The Obama administration clearly has its own doubts about Iraq’s progress. This past week the White House announced the U.S. would send up to 450 troops to a new base in Anbar province, mainly to advise the Iraqis on planning and execution of a counteroffensive to retake Ramadi, the provincial capital. On Thursday, Dempsey said more such U.S. hubs could be opened elsewhere in Iraq as the campaign advances.

Dempsey is leery of deeper U.S. military involvement to help the Iraqis because “that discourages, at some level, them from really getting serious about restoring their own security.” It’s a wariness shared by Obama, who said last August that he would not to allow the U.S. to “get dragged into another war in Iraq.”

Dempsey knows Iraq and its political weaknesses better than most. While he is willing to give the Shiite-dominated government in Baghdad more time to achieve political reconciliation with the Sunnis, he does not sound overly optimistic.

“We have not given up on the possibility that the Iraqi government can actually be whole,” he said.

He was alluding to lethal fissures between Iraq’s Sunnis and Shiites. They worsened after the 2003 U.S. invasion that toppled Saddam Hussein and then returned during the tenure of Nouri al-Maliki as prime minister.

The Obama administration had high hopes that al-Maliki’s successor, Haider al-Abadi, would advance reconciliation when he assumed office last September, but he has yet to deliver.

Dempsey also has considered alternative courses of U.S. action should the Iraqis prove incapable of producing what he called “game changers,” meaning moves such as passing legislation to create a “national guard” of Sunni tribal fighters.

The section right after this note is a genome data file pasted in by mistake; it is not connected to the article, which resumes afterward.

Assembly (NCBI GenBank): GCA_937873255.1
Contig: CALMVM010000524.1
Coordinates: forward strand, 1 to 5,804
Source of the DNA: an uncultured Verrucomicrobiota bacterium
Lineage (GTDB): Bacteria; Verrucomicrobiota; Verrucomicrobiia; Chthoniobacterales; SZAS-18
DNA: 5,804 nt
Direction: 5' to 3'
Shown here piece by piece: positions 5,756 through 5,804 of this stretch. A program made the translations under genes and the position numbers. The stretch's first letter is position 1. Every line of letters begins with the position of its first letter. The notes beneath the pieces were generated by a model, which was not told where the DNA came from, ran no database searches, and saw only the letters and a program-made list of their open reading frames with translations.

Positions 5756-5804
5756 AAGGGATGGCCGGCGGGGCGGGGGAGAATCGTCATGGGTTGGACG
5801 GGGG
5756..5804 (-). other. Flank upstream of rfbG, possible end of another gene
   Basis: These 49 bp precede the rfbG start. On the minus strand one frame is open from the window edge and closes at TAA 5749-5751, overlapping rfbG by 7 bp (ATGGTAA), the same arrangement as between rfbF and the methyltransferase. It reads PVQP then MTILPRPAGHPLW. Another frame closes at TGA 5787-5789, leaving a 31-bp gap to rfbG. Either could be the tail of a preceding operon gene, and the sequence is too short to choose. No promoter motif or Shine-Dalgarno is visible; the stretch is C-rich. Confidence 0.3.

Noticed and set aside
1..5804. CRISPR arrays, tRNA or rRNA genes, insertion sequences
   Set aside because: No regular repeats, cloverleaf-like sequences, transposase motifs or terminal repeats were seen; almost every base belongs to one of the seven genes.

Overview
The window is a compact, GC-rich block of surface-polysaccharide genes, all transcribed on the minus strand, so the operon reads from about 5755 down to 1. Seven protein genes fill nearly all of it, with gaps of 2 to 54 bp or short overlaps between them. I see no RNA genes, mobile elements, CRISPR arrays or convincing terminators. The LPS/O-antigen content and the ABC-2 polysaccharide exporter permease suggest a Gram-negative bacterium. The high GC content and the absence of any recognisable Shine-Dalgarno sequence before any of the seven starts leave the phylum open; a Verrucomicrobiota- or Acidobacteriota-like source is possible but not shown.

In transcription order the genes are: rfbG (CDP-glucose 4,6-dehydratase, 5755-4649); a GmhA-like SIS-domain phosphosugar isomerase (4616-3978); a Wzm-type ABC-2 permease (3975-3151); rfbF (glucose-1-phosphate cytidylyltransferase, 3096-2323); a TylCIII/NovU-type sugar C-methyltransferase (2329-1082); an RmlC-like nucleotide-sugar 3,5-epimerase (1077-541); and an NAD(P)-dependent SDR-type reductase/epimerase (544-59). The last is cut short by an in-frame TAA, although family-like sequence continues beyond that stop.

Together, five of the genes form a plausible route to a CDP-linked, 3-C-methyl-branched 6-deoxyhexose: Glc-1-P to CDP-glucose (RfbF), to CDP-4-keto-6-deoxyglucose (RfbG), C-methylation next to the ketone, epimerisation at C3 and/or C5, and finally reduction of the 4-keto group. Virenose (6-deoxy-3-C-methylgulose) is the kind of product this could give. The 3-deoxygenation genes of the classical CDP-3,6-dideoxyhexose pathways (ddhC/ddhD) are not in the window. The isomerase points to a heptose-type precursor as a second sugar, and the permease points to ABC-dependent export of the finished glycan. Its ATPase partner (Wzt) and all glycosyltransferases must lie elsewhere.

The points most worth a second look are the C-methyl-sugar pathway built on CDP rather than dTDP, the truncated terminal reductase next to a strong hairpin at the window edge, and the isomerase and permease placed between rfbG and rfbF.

“Then we will have to look for other avenues to maintain pressure on ISIL and find other partners who can ensure that we can protect ourselves,” he said, describing what sounds like a counterterrorism campaign not necessarily aimed at restoring the Iraq-Syria border erased by IS.

“If ISIL begins to threaten our persons, our facilities, our national interests — if they begin conducting external planning, plots against the (U.S.) homeland, for example — we’ve got (military) capabilities in the neighborhood we can bring to bear. … But at this point I just don’t think we should be giving up on the government of Iraq and its ability to conduct this campaign, with our help, without (the U.S.) taking it over.”

Copyright © The Associated Press. All rights reserved. This material may not be published, broadcast, rewritten or redistributed.

World News

This illustration made available by Johns Hopkins APL and NASA depicts NASA's DART probe, upper rig...
Associated Press

NASA spacecraft smashes into asteroid for defense test

A NASA spacecraft rammed an asteroid at blistering speed Monday in an unprecedented dress rehearsal for the day a killer rock menaces Earth.
9 days ago
In this Wednesday, Sept. 21, 2022, photo taken by an individual not employed by the Associated Pres...
Associated Press

At least 9 killed as Iran protests over woman’s death spread

DUBAI, United Arab Emirates (AP) — Clashes between Iranian security forces and protesters angry over the death of a 22-year-old woman in police custody have killed at least nine people since the violence erupted over the weekend, according to a tally Thursday by The Associated Press. The scope of Iran’s ongoing unrest, the worst in […]